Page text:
– U2 definitively makes the case here that they had what it would take to become the biggest rock and roll band in the world. "Sunday Bloody Sunday" and "New Year’s Day" are both wonderful in every way imaginable.
– "The newspaper says it’s true/We can break through/Though torn in two/We can be one." That line always leaves me speechless.
– "Drowning Man" is a beautiful, austere change of pace. Just great.
– DELUXE EDITION HIGHLIGHTS: "Endless Deep"

ATTRIBUTES:
Cohesion (4.5/5)
Concept (5/5)
Consistency (4/5)
Consequence (5/5)
Songs (4.5/5)

My review of Boy by U2
My review of October by U2

Quick Review (LP): Lisbon by The Walkmen

The Walkmen
Lisbon
Fat Possum; 2010

My Rating: A

Best Tracks: “Stranded”, “Torch Song”, “Lisbon”

Ah, lyrics! Clearly enunciated lyrics. Mumblecore bands, take note: here we have a singer who sings, full-on and up-front.  The human voice! Wow! I detect a myriad of influences at play on this record, from the anthemic minimalism of The Joshua Tree to traditional styles including old-world music and primitive gospel. As a newcomer to The Walkmen, I’m delightfully surprised by Lisbon. This is a great album in the grandest sense, a novel of a record and no mere collection of tracks. There’s texture, location, vision, unity, high emotion, and all of the other factors that go together to make great art. A gloriously high aural experience, this should be experienced with headphones. Walkmen, sirs, I am sold. Now where’s that back catalog?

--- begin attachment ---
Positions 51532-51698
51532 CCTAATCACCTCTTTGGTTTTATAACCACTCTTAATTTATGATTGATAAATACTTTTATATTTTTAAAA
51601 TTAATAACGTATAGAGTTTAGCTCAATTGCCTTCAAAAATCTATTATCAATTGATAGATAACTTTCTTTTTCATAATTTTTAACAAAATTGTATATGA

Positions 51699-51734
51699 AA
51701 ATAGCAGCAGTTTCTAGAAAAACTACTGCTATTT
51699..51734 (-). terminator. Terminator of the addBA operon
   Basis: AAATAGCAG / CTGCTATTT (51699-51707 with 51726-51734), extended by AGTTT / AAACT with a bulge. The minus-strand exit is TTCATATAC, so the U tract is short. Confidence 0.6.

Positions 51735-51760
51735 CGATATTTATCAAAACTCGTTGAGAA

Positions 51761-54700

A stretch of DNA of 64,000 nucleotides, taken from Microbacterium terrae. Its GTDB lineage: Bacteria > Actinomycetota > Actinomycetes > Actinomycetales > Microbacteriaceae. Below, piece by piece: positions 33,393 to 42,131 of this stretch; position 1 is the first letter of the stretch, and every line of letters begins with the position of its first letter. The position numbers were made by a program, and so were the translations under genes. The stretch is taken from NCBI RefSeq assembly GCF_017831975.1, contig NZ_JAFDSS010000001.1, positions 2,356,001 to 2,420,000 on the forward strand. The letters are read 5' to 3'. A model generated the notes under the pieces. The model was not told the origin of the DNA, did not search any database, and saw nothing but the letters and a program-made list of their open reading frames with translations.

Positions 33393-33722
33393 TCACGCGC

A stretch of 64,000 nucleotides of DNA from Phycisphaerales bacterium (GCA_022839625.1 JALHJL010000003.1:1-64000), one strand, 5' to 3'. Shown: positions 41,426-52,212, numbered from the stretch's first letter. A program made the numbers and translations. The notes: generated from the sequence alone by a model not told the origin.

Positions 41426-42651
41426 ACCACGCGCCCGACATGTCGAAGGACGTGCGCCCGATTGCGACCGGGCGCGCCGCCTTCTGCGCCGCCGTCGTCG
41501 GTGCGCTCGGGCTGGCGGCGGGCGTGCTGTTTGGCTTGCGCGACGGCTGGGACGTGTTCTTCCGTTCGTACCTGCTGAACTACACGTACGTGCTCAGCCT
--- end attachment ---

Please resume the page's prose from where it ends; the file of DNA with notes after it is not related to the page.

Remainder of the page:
Pitchfork review
NPR review
Metacritic reviews
Band website

U2: No Line on the Horizon (2009)

U2
No Line On The Horizon; 2009
Interscope
My Rating: 50/100
Rock saints fall short…
So by now it should be apparent that I love and will always love U2 unconditionally. It’s the type of love an adult child has for a good mother or father.
Though the child is old enough to recognize his parents’ shortcomings, they owe so much of who they are to everything that is good about them. So it is with
U2 and me. THE JOSHUA TREE (aside from some early Amy Grant songs – *blush*) was my first experience of the mystical power of music. I was only 8 or 9 at the
time, but my elder siblings’ overexposure resulted in The Edge’s glorious, chiming guitarchitecture searing itself upon my impressionable young imagination.
At a time when the other kids were learning about the sleazy side of rock and roll from Axl Rose, Bono was my first impression that a rock star could be more
inspiring than degenerate. So that settles it; U2 are pop music saints in my book. That being said, their latest continues the string of disappointments that
really began with ZOOROPA. Sure, the band has managed to churn out more than a handful of great tracks along the way, but they’ve been slowly losing the plot